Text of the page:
In a specific effort to determine the value of treating hypertension in older adults, the European Working Party on High Blood Pressure in the Elderly (EWPHE) recruited 840 men and women over the age of 60 years with both systolic and diastolic hypertension (systolic BP 150–239 mmHg, diastolic BP 90–119 mmHg). A double-blind, placebo-controlled trial was commenced with active treatment consisting of 25 mg hydrochlorothiazide and 50 mg triamterene, which could be doubled as required. With an average baseline blood pressure of 183/101 mmHg, a 21/10 mmHg difference in blood pressure was observed between the two trial arms at 5 years, in favour of active treatment. Active treatment was also associated with reduced cardiovascular mortality (−38%; P = 0.023). This comprised a 38% reduction (P = 0.036) in cardiac mortality and a non-significant decrease in cerebrovascular mortality (−32%; P = 0.16). However this reduction in cardiac mortality was associated with increased rates of non-fatal MI amongst those receiving active treatment. This contrasted with the data in terms of cerebrovascular disease. Whilst a non-significant decrease in cerebrovascular mortality was observed, non-terminal cerebrovascular events were significantly reduced (−52%; P = 0.026). Nonetheless, with an age range of 72 ± 8 years, the trialists had demonstrated that treatment of severe systolic and diastolic hypertension amongst older adults had significant cardiac mortality benefit [20].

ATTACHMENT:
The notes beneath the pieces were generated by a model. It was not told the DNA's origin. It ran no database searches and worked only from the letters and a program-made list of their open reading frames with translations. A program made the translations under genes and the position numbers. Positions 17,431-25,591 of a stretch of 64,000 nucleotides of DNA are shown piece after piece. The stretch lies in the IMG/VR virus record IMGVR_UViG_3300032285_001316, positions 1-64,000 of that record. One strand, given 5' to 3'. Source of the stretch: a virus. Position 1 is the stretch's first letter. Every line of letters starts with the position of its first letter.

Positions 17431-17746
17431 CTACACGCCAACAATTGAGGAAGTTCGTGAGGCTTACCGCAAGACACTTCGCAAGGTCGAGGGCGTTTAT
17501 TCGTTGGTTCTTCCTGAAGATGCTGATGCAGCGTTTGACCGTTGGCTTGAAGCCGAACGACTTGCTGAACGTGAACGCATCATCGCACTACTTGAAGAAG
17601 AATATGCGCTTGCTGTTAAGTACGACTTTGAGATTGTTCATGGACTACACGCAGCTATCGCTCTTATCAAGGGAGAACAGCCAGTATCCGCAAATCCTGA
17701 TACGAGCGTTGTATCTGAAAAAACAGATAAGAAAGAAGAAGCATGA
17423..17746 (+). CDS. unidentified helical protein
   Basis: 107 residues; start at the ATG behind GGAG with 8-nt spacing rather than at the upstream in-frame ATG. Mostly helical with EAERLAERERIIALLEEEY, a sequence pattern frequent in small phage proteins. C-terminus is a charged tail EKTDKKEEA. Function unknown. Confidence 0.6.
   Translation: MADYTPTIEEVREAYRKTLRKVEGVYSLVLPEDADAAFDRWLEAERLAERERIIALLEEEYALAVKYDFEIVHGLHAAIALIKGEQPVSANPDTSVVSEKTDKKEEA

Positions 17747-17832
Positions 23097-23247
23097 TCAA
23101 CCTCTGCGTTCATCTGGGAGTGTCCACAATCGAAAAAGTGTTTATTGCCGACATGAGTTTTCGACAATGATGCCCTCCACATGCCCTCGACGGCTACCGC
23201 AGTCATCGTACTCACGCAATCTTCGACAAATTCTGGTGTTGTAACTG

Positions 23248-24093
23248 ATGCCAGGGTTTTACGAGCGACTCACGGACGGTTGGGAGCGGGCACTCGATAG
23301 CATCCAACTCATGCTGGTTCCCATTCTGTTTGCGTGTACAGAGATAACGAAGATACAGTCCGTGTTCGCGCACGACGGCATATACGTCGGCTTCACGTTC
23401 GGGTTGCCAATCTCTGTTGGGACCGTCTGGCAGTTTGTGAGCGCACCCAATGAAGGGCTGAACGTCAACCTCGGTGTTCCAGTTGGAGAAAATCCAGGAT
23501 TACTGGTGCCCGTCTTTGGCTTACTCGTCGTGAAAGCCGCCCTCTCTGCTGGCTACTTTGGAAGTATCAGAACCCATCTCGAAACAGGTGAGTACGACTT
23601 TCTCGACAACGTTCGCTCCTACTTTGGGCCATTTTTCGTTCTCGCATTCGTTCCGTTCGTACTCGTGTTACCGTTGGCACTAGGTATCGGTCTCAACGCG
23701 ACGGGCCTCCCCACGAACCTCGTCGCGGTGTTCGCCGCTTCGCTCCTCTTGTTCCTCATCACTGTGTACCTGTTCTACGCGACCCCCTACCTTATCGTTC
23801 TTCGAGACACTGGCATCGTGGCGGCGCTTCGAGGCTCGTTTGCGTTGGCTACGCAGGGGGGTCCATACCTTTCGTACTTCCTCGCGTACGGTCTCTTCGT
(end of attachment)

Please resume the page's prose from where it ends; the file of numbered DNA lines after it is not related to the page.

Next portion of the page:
In 1984 the Systolic Hypertension in the Elderly Program (SHEP) was commenced in the United States. Rather than extending the age boundary, this trial sought to evaluate whether treating older patients (≥60 years, mean age 71.6 years) with grade 2 isolated systolic hypertension (systolic blood pressure >160 mmHg; diastolic blood pressure <90 mmHg) would be beneficial, harmful or make no difference. Again a randomized, double-blind, placebo-controlled trial, the study cohort consisted of almost 5000 subjects, who were commenced on either a placebo or active therapy (initially utilizing the diuretic chlorthalidone, with atenolol 25 mg or reserpine 0.05 mg available as adjuncts). With a mean blood pressure of 170/76 mmHg in both trial arms at baseline, the 5 year average blood pressure was 143/68 mmHg amongst those who were actively treated. A decline in blood pressure was also observed amongst the placebo group, largely due to a ‘drop in’ effect, whereby patients assigned to placebo were started on open label active therapy by their personal physicians. Amongst this cohort the 5 year average blood pressure was 155/72 mmHg [21].